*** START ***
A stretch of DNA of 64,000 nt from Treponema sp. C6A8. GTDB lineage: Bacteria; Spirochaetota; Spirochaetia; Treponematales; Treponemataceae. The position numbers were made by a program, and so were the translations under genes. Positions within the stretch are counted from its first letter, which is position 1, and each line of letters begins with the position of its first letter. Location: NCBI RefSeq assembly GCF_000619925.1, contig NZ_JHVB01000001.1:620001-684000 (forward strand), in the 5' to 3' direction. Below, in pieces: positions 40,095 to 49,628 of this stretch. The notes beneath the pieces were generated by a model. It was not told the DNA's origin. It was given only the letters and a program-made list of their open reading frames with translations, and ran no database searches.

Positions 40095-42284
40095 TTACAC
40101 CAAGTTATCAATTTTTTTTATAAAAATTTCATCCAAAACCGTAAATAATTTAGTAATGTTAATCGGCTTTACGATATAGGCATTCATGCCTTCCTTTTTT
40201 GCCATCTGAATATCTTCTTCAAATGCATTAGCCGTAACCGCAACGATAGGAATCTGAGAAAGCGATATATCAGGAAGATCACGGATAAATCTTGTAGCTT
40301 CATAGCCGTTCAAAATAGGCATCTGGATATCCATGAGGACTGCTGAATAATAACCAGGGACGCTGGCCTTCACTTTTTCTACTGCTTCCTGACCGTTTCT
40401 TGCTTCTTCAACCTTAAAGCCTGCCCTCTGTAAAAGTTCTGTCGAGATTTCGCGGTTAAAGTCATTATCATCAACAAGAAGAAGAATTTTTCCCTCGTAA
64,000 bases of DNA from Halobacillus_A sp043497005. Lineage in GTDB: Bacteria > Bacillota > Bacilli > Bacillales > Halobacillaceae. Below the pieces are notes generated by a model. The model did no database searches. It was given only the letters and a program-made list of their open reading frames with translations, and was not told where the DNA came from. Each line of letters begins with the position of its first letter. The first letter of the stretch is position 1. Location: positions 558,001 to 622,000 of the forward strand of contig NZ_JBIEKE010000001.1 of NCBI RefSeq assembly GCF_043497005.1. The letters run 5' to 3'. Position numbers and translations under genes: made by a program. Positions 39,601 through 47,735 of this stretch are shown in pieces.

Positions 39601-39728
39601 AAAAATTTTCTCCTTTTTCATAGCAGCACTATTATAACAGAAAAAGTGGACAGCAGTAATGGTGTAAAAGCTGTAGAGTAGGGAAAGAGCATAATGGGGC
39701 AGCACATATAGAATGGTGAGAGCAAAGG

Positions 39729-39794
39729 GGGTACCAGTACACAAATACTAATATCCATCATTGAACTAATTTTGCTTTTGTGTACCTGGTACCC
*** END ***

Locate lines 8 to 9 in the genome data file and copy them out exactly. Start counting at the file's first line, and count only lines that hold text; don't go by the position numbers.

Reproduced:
64,000 bases of DNA from Halobacillus_A sp043497005. Lineage in GTDB: Bacteria > Bacillota > Bacilli > Bacillales > Halobacillaceae. Below the pieces are notes generated by a model. The model did no database searches. It was given only the letters and a program-made list of their open reading frames with translations, and was not told where the DNA came from. Each line of letters begins with the position of its first letter. The first letter of the stretch is position 1. Location: positions 558,001 to 622,000 of the forward strand of contig NZ_JBIEKE010000001.1 of NCBI RefSeq assembly GCF_043497005.1. The letters run 5' to 3'. Position numbers and translations under genes: made by a program. Positions 39,601 through 47,735 of this stretch are shown in pieces.

Positions 39601-39728